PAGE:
Saturday, 11th August 2007
Article By Jeff Hodges
Today (Saturday, 11th August 2007) was the hottest day of 2007 in Dallas, topping off at 104 (40) degrees. At 10:30, the time of this writing, it is 93 (33). However, thanks to humidity the heat index is 95 (35) degrees what it effectively feels like outside right now with the sun down. This is par for the course in Texas in August, and it happens every year. You really never get used to it. You just drink lots of water and sweat. While yesterday wasn't technically the hottest day of the year it was the hottest FEELING day of the year. On August 11, 2007, the heat index got up to 108 (43) degrees. On days like these, the local weathermen advise people to stay indoors during the heat of the day. This would seem to hardly be like the type of day that you would want to go see a concert at an outdoor venue.
Yet 11th August was an auspicious day that was innocuously selected several months ago. Rush's tour planners selected this date for their Dallas stop on their Snakes & Arrows show. When I had received my ticket in April, I had fleeting thoughts about the usual August heat wave. However, as Rush's latest effort both fascinated and confounded me, these thoughts gave way to excitement as I experienced the open air, showers, and the green grass outside.
Just to situate myself within this brief eden, I am a self-admitted fanboy. Rush was the soundtrack to my High School life and beyond. I have not missed Rush on tour since 1988. I saw them twice on Roll the Bones, but Primus was the opener what's a man to do? Regardless, I was looking forward to checking out their setlist plans in light of their relatively recent and rock-solid R30 tour. However, as the day came and I found my seat I mopped the sweat off my brow. The 7:30 start time came and went and I became concerned. I voiced this concern to my fellow attendee, Dave: "How are these three "seasoned" rockers from the Great White North going to fare performing a high-energy show in the kind of heat that most local Texans avoid?"
The setting sun stopped beating down on the stage at about 8:10 (bad design it faces due west!), and I made an assumption that admittedly robbed me of checking out the "Neil and Lerxst in bed" opening sequence that I had read about. I took the opportunity to get a t-shirt before the best designs were snatched up. As I waited in the mass, I heard the opening animation start with cash in hand. I silently berated the indecisive people in front of me for paying with a credit card. Finally, I hurriedly paid for my overly-priced T-shirt (they cost $15 in 1988 now they are $35 ugh!). Later, I wished that I had bought a different design. That's what I get for indulging in capitalism.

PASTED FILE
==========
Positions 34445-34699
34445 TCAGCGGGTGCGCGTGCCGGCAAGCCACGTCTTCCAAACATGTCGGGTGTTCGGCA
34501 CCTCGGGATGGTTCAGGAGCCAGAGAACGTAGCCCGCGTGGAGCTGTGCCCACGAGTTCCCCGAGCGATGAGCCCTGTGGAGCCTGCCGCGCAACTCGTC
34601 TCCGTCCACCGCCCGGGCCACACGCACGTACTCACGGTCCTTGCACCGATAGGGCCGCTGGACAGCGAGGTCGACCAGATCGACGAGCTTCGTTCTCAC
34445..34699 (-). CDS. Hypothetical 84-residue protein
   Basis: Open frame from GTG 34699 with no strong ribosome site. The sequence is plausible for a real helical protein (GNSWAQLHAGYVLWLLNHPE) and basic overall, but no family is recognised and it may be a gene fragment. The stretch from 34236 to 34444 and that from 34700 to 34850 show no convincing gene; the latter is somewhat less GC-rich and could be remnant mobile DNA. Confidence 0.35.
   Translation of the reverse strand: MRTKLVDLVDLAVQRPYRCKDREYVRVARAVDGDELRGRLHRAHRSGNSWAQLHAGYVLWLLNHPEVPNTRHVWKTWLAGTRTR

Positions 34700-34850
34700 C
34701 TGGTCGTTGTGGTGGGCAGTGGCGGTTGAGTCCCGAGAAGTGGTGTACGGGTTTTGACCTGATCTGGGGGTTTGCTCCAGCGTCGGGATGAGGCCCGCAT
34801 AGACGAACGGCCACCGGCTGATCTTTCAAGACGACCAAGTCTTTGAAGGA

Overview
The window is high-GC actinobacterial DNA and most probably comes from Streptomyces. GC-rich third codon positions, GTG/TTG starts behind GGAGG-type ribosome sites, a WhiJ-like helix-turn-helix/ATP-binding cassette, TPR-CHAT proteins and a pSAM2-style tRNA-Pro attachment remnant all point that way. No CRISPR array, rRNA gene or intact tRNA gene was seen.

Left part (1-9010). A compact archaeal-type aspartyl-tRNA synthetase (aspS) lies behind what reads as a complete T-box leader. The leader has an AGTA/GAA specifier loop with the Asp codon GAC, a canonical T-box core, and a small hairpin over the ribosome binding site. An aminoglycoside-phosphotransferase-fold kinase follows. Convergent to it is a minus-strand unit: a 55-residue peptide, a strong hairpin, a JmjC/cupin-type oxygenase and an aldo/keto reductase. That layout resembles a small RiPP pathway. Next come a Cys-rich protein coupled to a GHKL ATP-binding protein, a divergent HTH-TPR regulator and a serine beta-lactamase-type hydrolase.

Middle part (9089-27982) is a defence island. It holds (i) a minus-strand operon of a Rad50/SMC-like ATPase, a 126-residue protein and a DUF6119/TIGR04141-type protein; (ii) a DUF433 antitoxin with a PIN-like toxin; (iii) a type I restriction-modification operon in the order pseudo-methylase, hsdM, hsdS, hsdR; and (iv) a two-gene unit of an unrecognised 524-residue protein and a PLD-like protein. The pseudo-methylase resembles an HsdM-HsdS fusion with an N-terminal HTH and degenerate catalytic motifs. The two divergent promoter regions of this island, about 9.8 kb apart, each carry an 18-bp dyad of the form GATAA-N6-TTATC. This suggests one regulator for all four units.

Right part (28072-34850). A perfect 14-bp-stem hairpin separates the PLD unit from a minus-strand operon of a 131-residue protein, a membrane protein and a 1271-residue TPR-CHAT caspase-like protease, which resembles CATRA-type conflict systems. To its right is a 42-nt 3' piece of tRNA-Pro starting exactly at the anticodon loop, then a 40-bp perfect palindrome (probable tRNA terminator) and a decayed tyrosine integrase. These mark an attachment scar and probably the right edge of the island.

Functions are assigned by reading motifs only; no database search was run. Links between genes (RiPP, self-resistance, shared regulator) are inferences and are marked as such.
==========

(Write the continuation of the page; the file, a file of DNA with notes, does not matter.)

As the opening animation continued, I hurriedly used all of my martial arts skills to cut through the crowd. By the time I found my seat I had an elated leap in my chest as Alex enthusiastically ripped out the opening riff of "Limelight." He sounded nothing short of great. During this fan-favorite opener, I immediately noticed the stage setup. Above the band, there were three screens, the center being the largest. As they performed "Limelight," each screen stayed fixed and unmoving on a singular member of the band, almost as if we were sitting on the stage with them. It has been a long time since Rush was a "club" band, but this felt like their attempt to capture intimacy at such a large venue. My eyes darted from screen to screen, trying to take in every nuance. This larger-than-life welcome was a warm one. What followed may have been one of the most memorable sets that I have ever seen Rush execute.
There were many approaches that the band could have taken on this tour. Their previous R30 tour was explicitly intended to encapsulate the high points of Rush's incomprehensibly long career. For the fans, it was almost perfect. Even if there was a feeling of "I wish they would have played
" there was an equal feeling of "I can't believe they played
" For this tour, they could have essentially played same set. Dropping a few songs from this set to add some material from Snakes & Arrows would have done little to diminish the enthusiasm of the audience.
As a quick aside for the impressive audence, the heat did little dissuade the fans. The Smirnoff/Starplex Amphitheatre was packed in a way that I rarely see in the many times that I have been there. My boy Dave corroborates this assessment: this 20,000 person venue was totally packed in spite of the heat. Dave and I saw Hispanic-Americans playing air guitar with seemingly middle-aged white men and their children. In trying to influence their children with good musical experiences while they are still available, they opened up an unexpected intercultural space. We also took secret bets on the possible ratios of women/men and willing significant others/unwilling significant others: absolutely fascinating.